Wednesday, January 20, 2010

Break on Through to the Other Side

Cari Amici (Dear Friends),

Normally when carving stone, the artist works three sides and leaves the fourth alone in case it becomes necessary to push the carving back into this forth side. On a portrait, for example, if the nose breaks, it would be possible to carve all details a little bit deeper without distortion, if one has not already cut away the stone at the back of the head.

In the case of my marble gymnast, I have been working all four sides, using my “inside” as my insurance, if you will. While carving the shapes and determining proportions of the various forms of my figure in stone, I was careful not to undercut into the interior.

However, when this cautious behaviour led to my inability to envision and shape the face, I plunged forward and drilled my first hole in the stone. Commitment time. I am a firm believer that when something begins to distract me to the point of not being able to focus on my current activity (whether it be a need/desire for food, bathroom, sex, sleep, or another art project), I stop my current activity to satisfy my need. Then I can get back to the original task at hand, and with more enthusiasm.

Unfortunately, I do not have a lot of cool drilling tools. So I used a common electric drill and a long masonry drill bit. Of course, my objective is to drill the hole so that it comes out the other side in the right place, and certainly not through a body part! So, I used the drill bit and one of my chisels to help me place the drill spot and the angle, standing back and viewing the line from a distance and many viewpoints.


It took me most of the afternoon on 30 December to work this marble from both sides until I finally saw the light. I was proud of myself that the holes I drilled from each side matched up PERFECTLY in the center. I have a habit now of singing Jim Morrison of The Door’s “Break on through to the other side . . .” every time I drill the first hole in one of my stone carvings. I kinda enjoy the tradition of it, as well as the cheer-leading factor.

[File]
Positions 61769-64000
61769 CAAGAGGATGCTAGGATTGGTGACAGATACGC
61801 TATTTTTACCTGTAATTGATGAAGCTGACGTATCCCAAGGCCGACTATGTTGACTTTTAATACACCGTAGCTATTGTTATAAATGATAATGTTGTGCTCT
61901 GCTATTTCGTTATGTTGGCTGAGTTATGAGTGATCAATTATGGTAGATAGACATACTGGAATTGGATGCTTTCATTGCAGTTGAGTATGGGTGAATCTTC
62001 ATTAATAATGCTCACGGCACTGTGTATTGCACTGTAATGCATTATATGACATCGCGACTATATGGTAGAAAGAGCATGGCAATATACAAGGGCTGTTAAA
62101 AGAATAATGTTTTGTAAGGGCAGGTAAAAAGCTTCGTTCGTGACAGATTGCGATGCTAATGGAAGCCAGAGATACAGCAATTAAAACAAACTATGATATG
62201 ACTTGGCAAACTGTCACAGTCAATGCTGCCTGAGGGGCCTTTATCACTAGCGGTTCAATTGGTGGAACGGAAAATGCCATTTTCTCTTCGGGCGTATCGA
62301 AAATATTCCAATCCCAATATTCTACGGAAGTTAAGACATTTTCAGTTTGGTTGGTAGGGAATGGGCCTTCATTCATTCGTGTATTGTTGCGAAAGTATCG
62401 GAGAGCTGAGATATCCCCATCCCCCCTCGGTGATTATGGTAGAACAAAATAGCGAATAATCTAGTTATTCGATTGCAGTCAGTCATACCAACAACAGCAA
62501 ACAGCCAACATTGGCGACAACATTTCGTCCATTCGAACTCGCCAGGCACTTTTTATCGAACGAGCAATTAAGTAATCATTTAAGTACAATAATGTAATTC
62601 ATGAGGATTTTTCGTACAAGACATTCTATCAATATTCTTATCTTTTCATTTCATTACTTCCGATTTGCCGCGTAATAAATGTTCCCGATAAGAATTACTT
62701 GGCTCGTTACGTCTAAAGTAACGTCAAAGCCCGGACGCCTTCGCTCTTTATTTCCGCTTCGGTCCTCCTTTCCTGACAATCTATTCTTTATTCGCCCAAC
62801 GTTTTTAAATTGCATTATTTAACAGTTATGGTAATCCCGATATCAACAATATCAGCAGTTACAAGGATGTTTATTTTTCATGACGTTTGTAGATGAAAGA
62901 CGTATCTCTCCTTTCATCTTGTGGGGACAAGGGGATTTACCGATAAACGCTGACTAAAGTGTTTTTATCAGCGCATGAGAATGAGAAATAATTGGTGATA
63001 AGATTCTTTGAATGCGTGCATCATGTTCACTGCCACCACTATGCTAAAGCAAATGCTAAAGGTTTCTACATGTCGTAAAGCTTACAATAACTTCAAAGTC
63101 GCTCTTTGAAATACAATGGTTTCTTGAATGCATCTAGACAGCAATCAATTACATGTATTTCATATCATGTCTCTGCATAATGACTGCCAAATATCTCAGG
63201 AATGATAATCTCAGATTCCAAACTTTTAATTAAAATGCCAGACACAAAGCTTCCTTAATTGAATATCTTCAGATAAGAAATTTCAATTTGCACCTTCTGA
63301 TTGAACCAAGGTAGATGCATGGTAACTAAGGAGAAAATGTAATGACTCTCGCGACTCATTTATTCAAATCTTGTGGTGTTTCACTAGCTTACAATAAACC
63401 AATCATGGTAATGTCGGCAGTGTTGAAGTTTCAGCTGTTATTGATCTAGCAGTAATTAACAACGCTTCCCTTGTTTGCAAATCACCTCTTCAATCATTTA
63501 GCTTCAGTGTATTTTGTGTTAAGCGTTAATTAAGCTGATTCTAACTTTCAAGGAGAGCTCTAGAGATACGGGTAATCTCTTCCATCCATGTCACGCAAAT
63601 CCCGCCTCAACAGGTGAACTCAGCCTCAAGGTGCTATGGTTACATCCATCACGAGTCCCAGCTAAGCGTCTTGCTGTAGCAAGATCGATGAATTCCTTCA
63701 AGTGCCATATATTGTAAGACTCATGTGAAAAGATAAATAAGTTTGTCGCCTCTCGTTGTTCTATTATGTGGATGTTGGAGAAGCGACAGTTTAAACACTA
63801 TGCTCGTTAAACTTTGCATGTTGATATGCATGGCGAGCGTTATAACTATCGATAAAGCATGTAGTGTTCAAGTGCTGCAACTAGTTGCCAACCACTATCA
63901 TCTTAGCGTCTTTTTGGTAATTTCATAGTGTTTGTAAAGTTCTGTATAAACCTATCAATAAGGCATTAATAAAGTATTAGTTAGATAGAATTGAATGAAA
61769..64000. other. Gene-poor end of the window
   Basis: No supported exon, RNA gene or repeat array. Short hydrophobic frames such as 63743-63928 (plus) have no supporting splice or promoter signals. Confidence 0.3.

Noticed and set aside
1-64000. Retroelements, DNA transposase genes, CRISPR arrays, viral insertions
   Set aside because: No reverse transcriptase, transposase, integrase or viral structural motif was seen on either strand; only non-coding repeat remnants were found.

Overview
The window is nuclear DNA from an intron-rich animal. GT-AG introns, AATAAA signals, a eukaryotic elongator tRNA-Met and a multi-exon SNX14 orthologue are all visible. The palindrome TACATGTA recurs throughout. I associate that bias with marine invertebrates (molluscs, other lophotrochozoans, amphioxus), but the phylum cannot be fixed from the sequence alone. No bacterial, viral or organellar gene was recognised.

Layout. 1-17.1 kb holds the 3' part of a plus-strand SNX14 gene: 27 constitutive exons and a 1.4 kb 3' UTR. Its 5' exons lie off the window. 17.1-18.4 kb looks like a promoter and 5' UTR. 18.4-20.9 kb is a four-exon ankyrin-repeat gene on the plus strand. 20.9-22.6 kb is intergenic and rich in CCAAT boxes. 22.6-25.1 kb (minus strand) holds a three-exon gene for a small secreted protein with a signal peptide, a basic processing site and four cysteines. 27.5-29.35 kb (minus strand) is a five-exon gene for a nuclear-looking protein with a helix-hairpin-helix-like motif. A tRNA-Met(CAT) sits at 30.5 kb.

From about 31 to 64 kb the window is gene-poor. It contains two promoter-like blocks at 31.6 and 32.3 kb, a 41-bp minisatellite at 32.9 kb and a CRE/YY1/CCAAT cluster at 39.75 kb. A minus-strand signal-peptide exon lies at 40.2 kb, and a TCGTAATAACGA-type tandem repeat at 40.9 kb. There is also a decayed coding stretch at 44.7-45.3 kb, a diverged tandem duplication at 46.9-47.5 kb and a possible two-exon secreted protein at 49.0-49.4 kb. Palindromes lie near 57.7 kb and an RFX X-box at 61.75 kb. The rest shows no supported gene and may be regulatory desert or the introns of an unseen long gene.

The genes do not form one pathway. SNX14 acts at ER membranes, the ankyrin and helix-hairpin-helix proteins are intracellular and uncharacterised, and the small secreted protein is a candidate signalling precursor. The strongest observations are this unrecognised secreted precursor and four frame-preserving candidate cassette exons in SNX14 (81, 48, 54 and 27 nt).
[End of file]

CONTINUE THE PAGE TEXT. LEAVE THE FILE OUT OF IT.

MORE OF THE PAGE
6 comments:

Andrew said...

There may be an upside to not having all the "cool tools." Your work retains a traditional hand-carved look rather than a manufactured look.

marion said...

I recently came across your blog and have been reading along. I thought I would leave my first comment. I don't know what to say except that I have enjoyed reading. Nice blog. I will keep visiting this blog very often.

Claudia

http://paintingdrawing.net

Anonymous said...

Hi Kelly, Great 'write' on your stone carving project. I love how you say about "Commitment and Focus" it's especially right-on. When I'm actively making Art; I like to have about 50 Art ideas to chose from, besides listening to my body and relationships.
Thanks for the Open-Studio Invite, it may be possible since I am in San Antonio for a bit yet.
Good Luck with your deadlines !
Gene P.

Kelly Borsheim said...

Thank you all! Andrew -- while I think you are really sweet to have this thought, but I am not sure what I think of the sentiment. I definitely use power tools. I suspect that if Michelangelo lived in the days of electricity, he would have given us more works of the same great vision. And I doubt that a diamond-cored blade would change my work much, other than helping me to work faster . . . but I do appreciate a LOT the compliments. And I do plenty of handwork in the end of the process :-)

Gene -- please do come on up from San Antonio for the Open Studio -- I would love to meet you!
cheers and thank you for commenting.

Andrew said...

Good point. I stand corrected. Nobody thinks less of da Vinci for using camera obscura.

Ben Gage said...

nice story, I love it when carvers show how the work....

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